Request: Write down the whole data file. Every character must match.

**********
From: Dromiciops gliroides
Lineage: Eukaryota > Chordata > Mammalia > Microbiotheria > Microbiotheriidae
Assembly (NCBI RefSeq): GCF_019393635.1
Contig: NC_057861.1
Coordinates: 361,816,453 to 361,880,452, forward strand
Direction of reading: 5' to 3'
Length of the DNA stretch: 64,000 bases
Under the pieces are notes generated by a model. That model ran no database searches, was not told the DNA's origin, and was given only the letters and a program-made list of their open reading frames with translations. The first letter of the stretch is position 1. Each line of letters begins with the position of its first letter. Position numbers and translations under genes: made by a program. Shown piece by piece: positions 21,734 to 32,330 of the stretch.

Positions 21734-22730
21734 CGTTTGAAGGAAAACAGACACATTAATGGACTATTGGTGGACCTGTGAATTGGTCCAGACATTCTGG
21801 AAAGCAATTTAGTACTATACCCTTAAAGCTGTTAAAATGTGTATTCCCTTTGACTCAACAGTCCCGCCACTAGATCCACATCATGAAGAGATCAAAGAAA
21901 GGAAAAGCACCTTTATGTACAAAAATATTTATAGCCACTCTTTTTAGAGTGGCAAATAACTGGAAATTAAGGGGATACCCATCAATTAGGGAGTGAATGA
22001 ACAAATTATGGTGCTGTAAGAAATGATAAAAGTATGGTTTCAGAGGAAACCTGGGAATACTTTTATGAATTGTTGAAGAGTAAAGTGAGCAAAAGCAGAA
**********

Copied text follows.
From: Dromiciops gliroides
Lineage: Eukaryota > Chordata > Mammalia > Microbiotheria > Microbiotheriidae
Assembly (NCBI RefSeq): GCF_019393635.1
Contig: NC_057861.1
Coordinates: 361,816,453 to 361,880,452, forward strand
Direction of reading: 5' to 3'
Length of the DNA stretch: 64,000 bases
Under the pieces are notes generated by a model. That model ran no database searches, was not told the DNA's origin, and was given only the letters and a program-made list of their open reading frames with translations. The first letter of the stretch is position 1. Each line of letters begins with the position of its first letter. Position numbers and translations under genes: made by a program. Shown piece by piece: positions 21,734 to 32,330 of the stretch.

Positions 21734-22730
21734 CGTTTGAAGGAAAACAGACACATTAATGGACTATTGGTGGACCTGTGAATTGGTCCAGACATTCTGG
21801 AAAGCAATTTAGTACTATACCCTTAAAGCTGTTAAAATGTGTATTCCCTTTGACTCAACAGTCCCGCCACTAGATCCACATCATGAAGAGATCAAAGAAA
21901 GGAAAAGCACCTTTATGTACAAAAATATTTATAGCCACTCTTTTTAGAGTGGCAAATAACTGGAAATTAAGGGGATACCCATCAATTAGGGAGTGAATGA
22001 ACAAATTATGGTGCTGTAAGAAATGATAAAAGTATGGTTTCAGAGGAAACCTGGGAATACTTTTATGAATTGTTGAAGAGTAAAGTGAGCAAAAGCAGAA